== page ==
Evan Smith, I am sorry, I am truly, deeply sorry. I am sorry that you, your body, your heart and your spirit had to be confronted with the reality that white supremacy and anti-Black racism exists. That not only does it exist in the world, but that it indeed remains alive on this beautiful island we call home. I am sorry that you had to watch as your kin, folks with skin dark like yours, protected that violence embodied by the Kavanagh family. I am sorry that you had to feel such deep pain.
The harm, violence and trauma that accompanies white supremacy sometimes lodges itself so deep into our flesh, into our memories and into our souls, that it shows up unannounced in our dreams; at the most unexpected moments, when we’re sharing space with friends and loved ones.
The violent attack that you [allegedly] experienced was not your fault. I struggled to watch the video where you were clearly pained, clearly traumatized. Unfortunately, this will probably sit with you and in your body for quite some time.
This white family felt entitled. Entitled to you; entitled to our territories; entitled to decide what a “fair” response to the loss of their dog should look like.
In that moment, they made it clear that you, a beautiful Black human, that your life was less than the life of their dog. This was not your fault. It was theirs. They are the ones who have showed how inhumane they are. You Evan, are valued.
I ask myself; how can I be in service to you? If I was home, I would offer to bring you food. I would call you and remind you that you are deserving of all things good, all things loving, and all things joyous. I ask myself; how can I be in service to my community – all Black people, regardless of their class, their gender, their sexuality, their ability, their social status? I invite you to tell me, Evan. I invite you, your wife and family to tell me, and to tell all of us how we can be in service to you? For now, I will do what feels most familiar and immediate. I will write and I will speak. This humble gift I offer to you and your loved ones.
In speaking about being Black in America, James Baldwin said, “To be a Negro in this country and to be relatively conscious is to be in a rage almost all the time.” Unfortunately, this rage and reality is not contained within the colonial borders of the United States of America. It exists and roams the streets of where I now live, Canada; and it sits within in the soil and air that nourishes our home, Grenada. We must call in and hold to account all who ensure it remains a living, breathing, terrorizing beast. We must call in and hold to account all those who look like us, who explicitly and inadvertently uphold the tentacles of white supremacy.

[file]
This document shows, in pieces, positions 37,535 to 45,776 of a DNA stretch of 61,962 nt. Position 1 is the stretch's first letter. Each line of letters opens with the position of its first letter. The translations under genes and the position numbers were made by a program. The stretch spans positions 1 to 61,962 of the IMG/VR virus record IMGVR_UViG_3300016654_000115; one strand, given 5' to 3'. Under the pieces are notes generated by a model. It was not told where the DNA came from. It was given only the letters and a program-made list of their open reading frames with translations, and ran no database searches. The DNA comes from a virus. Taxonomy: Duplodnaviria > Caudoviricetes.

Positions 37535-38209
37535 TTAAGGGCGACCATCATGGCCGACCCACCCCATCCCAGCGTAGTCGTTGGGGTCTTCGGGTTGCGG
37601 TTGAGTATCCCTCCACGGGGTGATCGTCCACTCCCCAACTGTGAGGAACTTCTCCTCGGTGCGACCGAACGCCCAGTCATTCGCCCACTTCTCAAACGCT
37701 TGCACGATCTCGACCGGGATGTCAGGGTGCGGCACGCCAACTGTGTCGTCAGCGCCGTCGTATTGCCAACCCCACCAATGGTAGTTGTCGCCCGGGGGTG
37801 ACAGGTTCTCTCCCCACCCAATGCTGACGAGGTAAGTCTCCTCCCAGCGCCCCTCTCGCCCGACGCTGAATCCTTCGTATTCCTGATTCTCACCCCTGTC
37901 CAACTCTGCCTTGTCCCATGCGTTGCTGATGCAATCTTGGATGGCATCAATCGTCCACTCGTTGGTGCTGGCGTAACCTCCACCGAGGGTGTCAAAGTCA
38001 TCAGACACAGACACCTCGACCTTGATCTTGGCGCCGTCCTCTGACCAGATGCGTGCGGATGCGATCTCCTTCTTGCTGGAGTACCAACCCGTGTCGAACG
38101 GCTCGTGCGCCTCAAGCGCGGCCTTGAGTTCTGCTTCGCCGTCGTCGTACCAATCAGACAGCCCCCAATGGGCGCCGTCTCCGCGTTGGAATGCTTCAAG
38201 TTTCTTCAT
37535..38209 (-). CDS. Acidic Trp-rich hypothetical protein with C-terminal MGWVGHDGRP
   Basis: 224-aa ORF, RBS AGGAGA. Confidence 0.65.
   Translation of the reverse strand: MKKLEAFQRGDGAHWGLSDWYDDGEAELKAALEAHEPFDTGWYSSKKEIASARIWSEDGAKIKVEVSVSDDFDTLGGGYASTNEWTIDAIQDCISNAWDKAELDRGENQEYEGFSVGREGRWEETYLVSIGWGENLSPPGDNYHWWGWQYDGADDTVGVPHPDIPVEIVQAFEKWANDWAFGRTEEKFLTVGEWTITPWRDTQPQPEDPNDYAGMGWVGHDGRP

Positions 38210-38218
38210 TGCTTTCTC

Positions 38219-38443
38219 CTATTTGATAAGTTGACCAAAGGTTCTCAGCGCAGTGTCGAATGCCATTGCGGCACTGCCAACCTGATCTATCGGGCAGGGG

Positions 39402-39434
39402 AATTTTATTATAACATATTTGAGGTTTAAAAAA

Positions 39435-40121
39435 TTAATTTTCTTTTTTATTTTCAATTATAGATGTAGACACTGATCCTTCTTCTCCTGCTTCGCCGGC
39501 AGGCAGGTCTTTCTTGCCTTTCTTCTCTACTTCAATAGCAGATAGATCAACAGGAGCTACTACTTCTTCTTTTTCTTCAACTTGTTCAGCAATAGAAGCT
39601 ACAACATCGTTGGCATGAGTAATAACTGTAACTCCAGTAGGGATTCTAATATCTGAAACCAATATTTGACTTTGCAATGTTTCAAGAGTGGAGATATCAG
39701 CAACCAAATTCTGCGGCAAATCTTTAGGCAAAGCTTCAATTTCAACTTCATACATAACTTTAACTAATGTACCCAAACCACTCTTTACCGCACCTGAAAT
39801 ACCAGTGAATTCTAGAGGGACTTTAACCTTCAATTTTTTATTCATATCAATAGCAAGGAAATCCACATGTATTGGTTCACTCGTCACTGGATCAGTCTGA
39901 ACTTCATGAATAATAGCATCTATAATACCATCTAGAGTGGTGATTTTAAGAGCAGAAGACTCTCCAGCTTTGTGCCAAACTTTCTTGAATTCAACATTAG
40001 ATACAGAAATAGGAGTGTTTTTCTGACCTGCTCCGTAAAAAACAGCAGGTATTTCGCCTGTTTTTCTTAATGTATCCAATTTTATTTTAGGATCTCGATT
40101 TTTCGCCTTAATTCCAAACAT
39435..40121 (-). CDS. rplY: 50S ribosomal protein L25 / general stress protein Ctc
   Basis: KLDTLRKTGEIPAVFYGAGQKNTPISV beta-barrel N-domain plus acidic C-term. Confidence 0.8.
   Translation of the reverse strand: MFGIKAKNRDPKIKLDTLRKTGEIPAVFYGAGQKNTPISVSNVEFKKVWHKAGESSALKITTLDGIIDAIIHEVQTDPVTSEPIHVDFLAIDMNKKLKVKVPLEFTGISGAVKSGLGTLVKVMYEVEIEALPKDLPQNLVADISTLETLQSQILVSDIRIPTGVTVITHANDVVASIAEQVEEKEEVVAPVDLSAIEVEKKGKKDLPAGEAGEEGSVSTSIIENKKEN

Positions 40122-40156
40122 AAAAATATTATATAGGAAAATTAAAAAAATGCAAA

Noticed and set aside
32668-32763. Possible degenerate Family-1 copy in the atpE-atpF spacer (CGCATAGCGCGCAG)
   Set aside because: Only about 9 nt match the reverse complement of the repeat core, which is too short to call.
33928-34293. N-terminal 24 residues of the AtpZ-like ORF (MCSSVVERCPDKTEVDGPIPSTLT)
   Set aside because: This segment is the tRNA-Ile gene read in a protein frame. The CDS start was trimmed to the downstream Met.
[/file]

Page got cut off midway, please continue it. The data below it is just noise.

So, I ask the Police Officers who were on the scene – do you feel like your actions were consistent with how you would have responded to any other case of alleged assault? Do you for one moment, question whether you protected white supremacy over the lives and wellbeing of your kin? How did it feel to watch pain and trauma seep from the pores of your kin, Evan, as the animalistic [alleged perpetrators] roamed freely?
I ask the Chief of Police – are you willing to boldly choose a path that is brave, courageous and honest, and call out what was clearly a racially and class motivated attack? I ask the Prime Minister and all elected leaders – how does it feel when you feed your people to the dogs by upholding the ongoing manifestation of colonial power and violence; by consistently choosing capitalism and white supremacy over that what is needed to protect the sustainable and alive futures that we and our territories deserve? PM Hon Keith Mitchell, how do you not make any reference to this blatant display of racist violence in your June 28 National Address? What will you do to show Evan Smith; to show the people living in Grenada that you choose equity and justice over white fragility and complacence? Over that which financially benefits you and keeps you nestled in the soft, cushy circles of elitism and social power?
Evan Smith, I am one person. But we are all connected to networks, to circles, to communities. We can collectively organize; we can individually and collectively resist. We can show up for one another. We can remind each other of our innate value – of our deeply, beautiful and powerful selves. I wish I could join you all on the streets and in the communities as we demand a more just, deserving life and future.
But as I am living in a different place, I will continue organizing from where I am based and I share with you the words of one of my favourite poets, nayyirah waheed:
Do not worry, you will bleed water.
The hard season will split you through.
Do not worry, this is grief.
Your face will fall out and down your skin
And there will be scorching.
But do not worry.
Keep speaking the years from their hiding places.
Keep coughing up smoke from all the deaths you have died.
Keep the rage tender, because the soft season will come.
It will come, loud, ready, gulping.
Both hands in your chest.
Up all night, up all of the nights to drink all damage into love.
Kimalee Phillip, black and Caribbean feminist organizer with the Caribbean Solidarity Network based in Toronto, Canada.